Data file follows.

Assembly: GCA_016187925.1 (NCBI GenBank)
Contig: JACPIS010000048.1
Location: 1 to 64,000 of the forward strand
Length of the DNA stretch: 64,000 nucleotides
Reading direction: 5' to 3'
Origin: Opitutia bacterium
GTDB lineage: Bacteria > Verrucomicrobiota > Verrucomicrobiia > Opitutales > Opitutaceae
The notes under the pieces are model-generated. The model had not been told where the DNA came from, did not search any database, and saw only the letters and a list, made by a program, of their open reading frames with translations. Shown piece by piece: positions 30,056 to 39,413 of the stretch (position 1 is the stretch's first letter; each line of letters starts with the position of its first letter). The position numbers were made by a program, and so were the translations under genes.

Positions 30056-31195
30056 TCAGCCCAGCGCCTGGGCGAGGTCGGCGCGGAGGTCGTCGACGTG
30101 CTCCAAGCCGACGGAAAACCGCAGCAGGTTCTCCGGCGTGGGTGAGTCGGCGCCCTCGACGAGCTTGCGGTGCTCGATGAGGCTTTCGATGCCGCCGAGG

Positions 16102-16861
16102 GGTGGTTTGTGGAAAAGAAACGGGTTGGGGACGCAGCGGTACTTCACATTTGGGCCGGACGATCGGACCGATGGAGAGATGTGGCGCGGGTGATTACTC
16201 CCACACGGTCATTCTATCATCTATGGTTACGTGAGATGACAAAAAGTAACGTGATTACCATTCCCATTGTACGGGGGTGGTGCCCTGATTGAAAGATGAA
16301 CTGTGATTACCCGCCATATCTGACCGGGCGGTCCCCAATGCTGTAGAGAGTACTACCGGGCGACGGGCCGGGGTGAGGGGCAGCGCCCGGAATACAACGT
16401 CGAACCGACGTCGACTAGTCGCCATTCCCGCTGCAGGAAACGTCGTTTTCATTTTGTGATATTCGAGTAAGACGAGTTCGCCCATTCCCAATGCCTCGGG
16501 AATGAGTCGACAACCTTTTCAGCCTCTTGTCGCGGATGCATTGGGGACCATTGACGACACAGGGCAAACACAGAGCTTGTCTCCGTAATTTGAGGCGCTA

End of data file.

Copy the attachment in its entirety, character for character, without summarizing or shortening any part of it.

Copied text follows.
Assembly: GCA_016187925.1 (NCBI GenBank)
Contig: JACPIS010000048.1
Location: 1 to 64,000 of the forward strand
Length of the DNA stretch: 64,000 nucleotides
Reading direction: 5' to 3'
Origin: Opitutia bacterium
GTDB lineage: Bacteria > Verrucomicrobiota > Verrucomicrobiia > Opitutales > Opitutaceae
The notes under the pieces are model-generated. The model had not been told where the DNA came from, did not search any database, and saw only the letters and a list, made by a program, of their open reading frames with translations. Shown piece by piece: positions 30,056 to 39,413 of the stretch (position 1 is the stretch's first letter; each line of letters starts with the position of its first letter). The position numbers were made by a program, and so were the translations under genes.

Positions 30056-31195
30056 TCAGCCCAGCGCCTGGGCGAGGTCGGCGCGGAGGTCGTCGACGTG
30101 CTCCAAGCCGACGGAAAACCGCAGCAGGTTCTCCGGCGTGGGTGAGTCGGCGCCCTCGACGAGCTTGCGGTGCTCGATGAGGCTTTCGATGCCGCCGAGG

Positions 16102-16861
16102 GGTGGTTTGTGGAAAAGAAACGGGTTGGGGACGCAGCGGTACTTCACATTTGGGCCGGACGATCGGACCGATGGAGAGATGTGGCGCGGGTGATTACTC
16201 CCACACGGTCATTCTATCATCTATGGTTACGTGAGATGACAAAAAGTAACGTGATTACCATTCCCATTGTACGGGGGTGGTGCCCTGATTGAAAGATGAA
16301 CTGTGATTACCCGCCATATCTGACCGGGCGGTCCCCAATGCTGTAGAGAGTACTACCGGGCGACGGGCCGGGGTGAGGGGCAGCGCCCGGAATACAACGT
16401 CGAACCGACGTCGACTAGTCGCCATTCCCGCTGCAGGAAACGTCGTTTTCATTTTGTGATATTCGAGTAAGACGAGTTCGCCCATTCCCAATGCCTCGGG
16501 AATGAGTCGACAACCTTTTCAGCCTCTTGTCGCGGATGCATTGGGGACCATTGACGACACAGGGCAAACACAGAGCTTGTCTCCGTAATTTGAGGCGCTA